One of the most beloved Slovak dishes is bryndzové halušky – delicate potato dumplings served with creamy bryndza cheese made of sheep’s milk, and bits of fried bacon. This dish is typically served with buttermilk.

Slovakia produces some great wines. Check out one of eight wine routes to thoroughly explore the wines of the country, or simply visit one of many small wineries around Bratislava, or in one of the other wine regions. Spirits include strong brandies made from fruits such as plum or pear.

Pastries and sweet breads are excellent, often enriched with butter, and sometimes filled with delicious homemade jams and preserves or fresh fruit. Try žemľovka a rich bread pudding made with apples or pears and sweetened milk, or the specialty Skalický trdelník (cylindrical pastry traditionally baked on a spit over an open fire).





Bratislava and Košice both have international airports, though small. Train may be the best way to arrive if coming from elsewhere in Europe. There are frequent train connections from other European cities.  

Travel within Bratislava is easy – buses, trams, and trolleys run regularly in the city, which is also very walkable.

Renting a car may be a good option for those who wish to explore one of the many designated cultural and historic routes (routes are marked with posted signs and informational boards), or who wish to explore the countryside and visit small villages and other attractions at leisure. Roads in the country can be narrow, and sometimes difficult to navigate.

There is a national train service. The main line runs from Bratislava to Košice in the east. Buses connect most towns, though not some small villages, which may be only accessible by car.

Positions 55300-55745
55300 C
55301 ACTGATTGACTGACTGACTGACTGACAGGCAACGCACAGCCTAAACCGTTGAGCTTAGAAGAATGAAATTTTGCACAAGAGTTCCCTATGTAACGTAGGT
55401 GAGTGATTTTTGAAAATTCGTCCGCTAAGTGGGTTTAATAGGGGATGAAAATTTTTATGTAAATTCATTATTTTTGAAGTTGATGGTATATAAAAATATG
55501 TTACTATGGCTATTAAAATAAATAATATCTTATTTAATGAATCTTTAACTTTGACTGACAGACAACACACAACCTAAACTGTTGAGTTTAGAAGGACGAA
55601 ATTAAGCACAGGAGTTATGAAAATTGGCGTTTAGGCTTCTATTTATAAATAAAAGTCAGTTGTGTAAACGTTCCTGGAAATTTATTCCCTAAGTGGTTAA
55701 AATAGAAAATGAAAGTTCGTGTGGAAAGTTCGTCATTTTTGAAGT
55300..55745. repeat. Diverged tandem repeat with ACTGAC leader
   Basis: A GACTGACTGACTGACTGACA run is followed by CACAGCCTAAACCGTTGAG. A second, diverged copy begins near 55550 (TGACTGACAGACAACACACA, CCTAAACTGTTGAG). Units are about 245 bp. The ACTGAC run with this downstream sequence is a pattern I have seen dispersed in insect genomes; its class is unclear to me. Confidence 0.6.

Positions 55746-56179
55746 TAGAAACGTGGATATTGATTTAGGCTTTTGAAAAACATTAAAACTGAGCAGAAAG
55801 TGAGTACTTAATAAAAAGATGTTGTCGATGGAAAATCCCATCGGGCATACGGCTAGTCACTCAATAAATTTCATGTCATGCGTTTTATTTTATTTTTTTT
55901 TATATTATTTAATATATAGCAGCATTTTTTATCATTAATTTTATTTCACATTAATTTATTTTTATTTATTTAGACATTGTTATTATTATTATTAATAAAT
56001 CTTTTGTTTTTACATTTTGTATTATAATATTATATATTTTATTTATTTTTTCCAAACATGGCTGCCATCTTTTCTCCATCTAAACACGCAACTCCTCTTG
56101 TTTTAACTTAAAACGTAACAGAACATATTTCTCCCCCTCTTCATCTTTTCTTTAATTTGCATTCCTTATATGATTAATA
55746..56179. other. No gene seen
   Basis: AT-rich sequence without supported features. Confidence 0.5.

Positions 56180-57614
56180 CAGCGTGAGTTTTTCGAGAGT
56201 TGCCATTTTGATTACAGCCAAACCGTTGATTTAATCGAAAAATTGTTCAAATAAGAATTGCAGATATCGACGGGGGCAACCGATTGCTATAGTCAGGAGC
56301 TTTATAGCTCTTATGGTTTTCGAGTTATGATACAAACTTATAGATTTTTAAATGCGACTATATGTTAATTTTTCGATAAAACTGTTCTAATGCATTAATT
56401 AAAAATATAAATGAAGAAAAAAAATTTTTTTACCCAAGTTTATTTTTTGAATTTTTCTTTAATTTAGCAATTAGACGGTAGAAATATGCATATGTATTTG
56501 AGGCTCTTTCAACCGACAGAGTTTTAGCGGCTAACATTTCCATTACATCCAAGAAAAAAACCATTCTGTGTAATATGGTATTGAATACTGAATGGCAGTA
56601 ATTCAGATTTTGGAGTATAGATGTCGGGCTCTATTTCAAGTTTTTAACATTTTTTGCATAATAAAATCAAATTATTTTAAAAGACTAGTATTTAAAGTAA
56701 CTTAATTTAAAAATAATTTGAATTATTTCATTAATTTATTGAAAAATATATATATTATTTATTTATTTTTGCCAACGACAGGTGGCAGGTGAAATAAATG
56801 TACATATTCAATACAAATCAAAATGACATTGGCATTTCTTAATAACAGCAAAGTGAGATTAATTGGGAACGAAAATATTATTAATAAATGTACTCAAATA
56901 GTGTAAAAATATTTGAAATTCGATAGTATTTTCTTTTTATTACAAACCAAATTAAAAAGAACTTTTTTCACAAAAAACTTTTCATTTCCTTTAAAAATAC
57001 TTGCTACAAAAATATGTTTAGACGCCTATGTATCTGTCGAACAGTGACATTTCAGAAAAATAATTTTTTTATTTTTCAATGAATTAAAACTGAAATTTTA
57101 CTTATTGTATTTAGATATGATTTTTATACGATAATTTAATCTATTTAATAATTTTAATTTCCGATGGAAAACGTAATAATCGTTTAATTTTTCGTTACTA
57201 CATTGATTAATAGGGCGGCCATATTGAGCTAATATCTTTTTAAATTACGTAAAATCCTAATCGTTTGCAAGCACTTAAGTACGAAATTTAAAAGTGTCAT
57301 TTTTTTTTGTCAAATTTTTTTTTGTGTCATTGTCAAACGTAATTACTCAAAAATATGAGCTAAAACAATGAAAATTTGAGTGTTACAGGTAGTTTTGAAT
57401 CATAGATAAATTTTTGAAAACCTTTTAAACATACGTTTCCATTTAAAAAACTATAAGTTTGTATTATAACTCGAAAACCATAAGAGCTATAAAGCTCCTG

The official language is Slovak. Other languages spoken include German, Hungarian, and Czech. Other languages are spoken by minority groups in some regions.



Slovakia is generally a safe and healthy place to visit. Travelers should take the usual precautions of keeping their money in a safe place (out of reach of potential pickpockets), and keeping valuables locked in a hotel safe when available.

Ticks can be a problem if hiking, or spending a lot of time outdoors, as well as other bugs and insects. To reduce the risk of tick borne infections, when hiking in wooded areas or tall grassy areas, cover your skin with light, non-baggy clothing, and regularly check your skin and clothing for ticks, which can be miniscule. Travelers may want to consider a vaccine prior to travel if extensive hiking will be involved or if traveling to specific areas where tick borne disease is high.



Residents of Australia, New Zealand, U.S., Canada, Japan, and EU countries can stay in Slovakia for up to 90 days without a visa. Citizens of other countries need a visa to enter the country, which must be arranged prior to arrival.


When To Go

The main tourist season runs from approximately May to September. Spring and autumn are good seasons to visit the countryside, with fewer tourists. Spas may be crowded in the beginning of the year. Ski season runs roughly from December to March/April.


Temperatures are warmer in Bratislava and southern Slovakia than in the rest of the country, with warm or hot summers and mild spring and fall seasons. There may be snow in the winter.

Temperatures can be very cold in the mountains, especially in the winter. Travelers should be prepared for this variation in temperature, especially if traveling to many different climatic regions within Slovakia during their stay.

If hiking or spending time in tick endemic areas, bring protective clothing that can cover your skin (light colors are best).